St. Augustine has a close connection to Dr. King, as he visited Lincolnville in March 1964 to participate in a sit-in at Monson’s Motor Lodge. He stayed at several area homes, also in Lincolnville.
Lincolnville is a small neighborhood in St. Augustine, a 45-block area bordered by DeSoto Place, Cedar, Riberia, Cerro, and Washington Streets. When it was declared a national historic landmark in 1991, it had 548 historic buildings, although many have been demolished since that time.
If you haven’t explored Lincolnville, you owe it to yourself to do so, either by foot or by bike (I know a nice bed and breakfast that has free bikes for guests!). It was established by freed slaves in 1866. A few decades later, when Henry Flagler built his spectacular hotels, it made history again as home to the first professional black baseball team, started by black hotel employees who lived in the Ponce de Leon Barracks, the servants’ quarters for Flagler’s properties. The building is still there, at 172-180 Cordova (it’s condos now).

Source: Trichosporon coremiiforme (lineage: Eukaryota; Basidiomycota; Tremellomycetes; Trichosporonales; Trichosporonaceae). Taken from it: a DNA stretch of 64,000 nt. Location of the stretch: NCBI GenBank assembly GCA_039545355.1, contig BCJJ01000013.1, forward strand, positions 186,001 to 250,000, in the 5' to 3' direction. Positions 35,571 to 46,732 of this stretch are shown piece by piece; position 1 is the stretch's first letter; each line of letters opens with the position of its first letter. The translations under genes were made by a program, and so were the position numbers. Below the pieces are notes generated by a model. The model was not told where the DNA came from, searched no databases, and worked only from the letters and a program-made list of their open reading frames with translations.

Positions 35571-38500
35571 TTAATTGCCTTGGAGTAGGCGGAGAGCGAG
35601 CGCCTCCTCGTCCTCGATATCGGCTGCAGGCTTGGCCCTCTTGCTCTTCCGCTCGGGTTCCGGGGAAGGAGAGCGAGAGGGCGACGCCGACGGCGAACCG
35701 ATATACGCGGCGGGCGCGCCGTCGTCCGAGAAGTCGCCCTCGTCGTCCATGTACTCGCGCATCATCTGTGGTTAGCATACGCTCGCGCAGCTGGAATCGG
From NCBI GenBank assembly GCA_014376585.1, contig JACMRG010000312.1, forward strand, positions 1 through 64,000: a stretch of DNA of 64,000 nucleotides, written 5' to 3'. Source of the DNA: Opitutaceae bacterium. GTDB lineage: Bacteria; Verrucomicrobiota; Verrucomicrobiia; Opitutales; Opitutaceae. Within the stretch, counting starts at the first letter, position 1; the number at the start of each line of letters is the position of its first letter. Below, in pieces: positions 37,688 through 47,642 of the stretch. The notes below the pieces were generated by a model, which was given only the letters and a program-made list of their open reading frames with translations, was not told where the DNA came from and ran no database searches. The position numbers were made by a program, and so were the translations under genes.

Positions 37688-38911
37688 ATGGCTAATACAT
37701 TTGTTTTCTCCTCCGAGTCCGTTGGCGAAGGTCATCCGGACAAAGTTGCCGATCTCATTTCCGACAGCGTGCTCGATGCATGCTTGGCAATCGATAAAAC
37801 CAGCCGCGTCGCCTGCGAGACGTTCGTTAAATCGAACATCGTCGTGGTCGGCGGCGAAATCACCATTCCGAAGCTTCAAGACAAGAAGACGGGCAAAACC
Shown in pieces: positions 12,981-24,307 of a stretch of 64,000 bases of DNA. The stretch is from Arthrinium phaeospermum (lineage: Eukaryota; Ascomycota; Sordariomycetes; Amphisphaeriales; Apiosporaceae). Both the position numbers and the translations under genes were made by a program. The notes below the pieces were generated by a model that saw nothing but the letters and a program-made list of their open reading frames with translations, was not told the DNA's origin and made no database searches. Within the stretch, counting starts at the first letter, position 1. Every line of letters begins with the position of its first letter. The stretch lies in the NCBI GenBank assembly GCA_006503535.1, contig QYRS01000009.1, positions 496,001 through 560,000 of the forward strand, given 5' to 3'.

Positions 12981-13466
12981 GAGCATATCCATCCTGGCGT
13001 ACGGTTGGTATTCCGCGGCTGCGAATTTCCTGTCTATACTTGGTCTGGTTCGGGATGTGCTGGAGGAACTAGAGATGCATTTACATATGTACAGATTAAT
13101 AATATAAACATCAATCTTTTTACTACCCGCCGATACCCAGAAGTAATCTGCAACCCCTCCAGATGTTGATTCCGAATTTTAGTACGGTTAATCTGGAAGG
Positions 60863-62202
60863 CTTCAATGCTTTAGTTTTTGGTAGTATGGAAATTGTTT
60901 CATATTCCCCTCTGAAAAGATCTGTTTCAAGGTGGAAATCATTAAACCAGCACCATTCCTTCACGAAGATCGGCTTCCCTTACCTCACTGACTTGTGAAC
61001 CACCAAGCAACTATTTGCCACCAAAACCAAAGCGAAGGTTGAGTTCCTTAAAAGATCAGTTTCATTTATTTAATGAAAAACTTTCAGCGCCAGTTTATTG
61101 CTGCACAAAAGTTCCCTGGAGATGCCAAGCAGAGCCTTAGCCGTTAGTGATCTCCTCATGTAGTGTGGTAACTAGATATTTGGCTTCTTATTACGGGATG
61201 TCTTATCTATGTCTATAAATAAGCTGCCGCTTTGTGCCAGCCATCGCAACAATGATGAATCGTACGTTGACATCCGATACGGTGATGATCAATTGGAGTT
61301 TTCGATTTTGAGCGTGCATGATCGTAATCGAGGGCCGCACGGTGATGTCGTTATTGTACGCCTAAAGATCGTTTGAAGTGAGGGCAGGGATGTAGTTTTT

Shortly after Dr. King’s visit, Jackie Robinson came and addressed a civil rights rally, also in Lincolnville. It is said that these events helped to hasten Congress’ passage of the Civil Rights Act, on June 26, 1964.
Today, Lincolnville is a collection of churches, modest houses, and some nicely detailed Victorians. A Civil Rights Museum is currently in the works, and should be complete prior to St. Augustine’s 450th anniversary celebration. While we wait for that, however, grab one of our bikes and head out to explore. You’ll find art galleries, interesting architecture, and lots of historic markers to check out.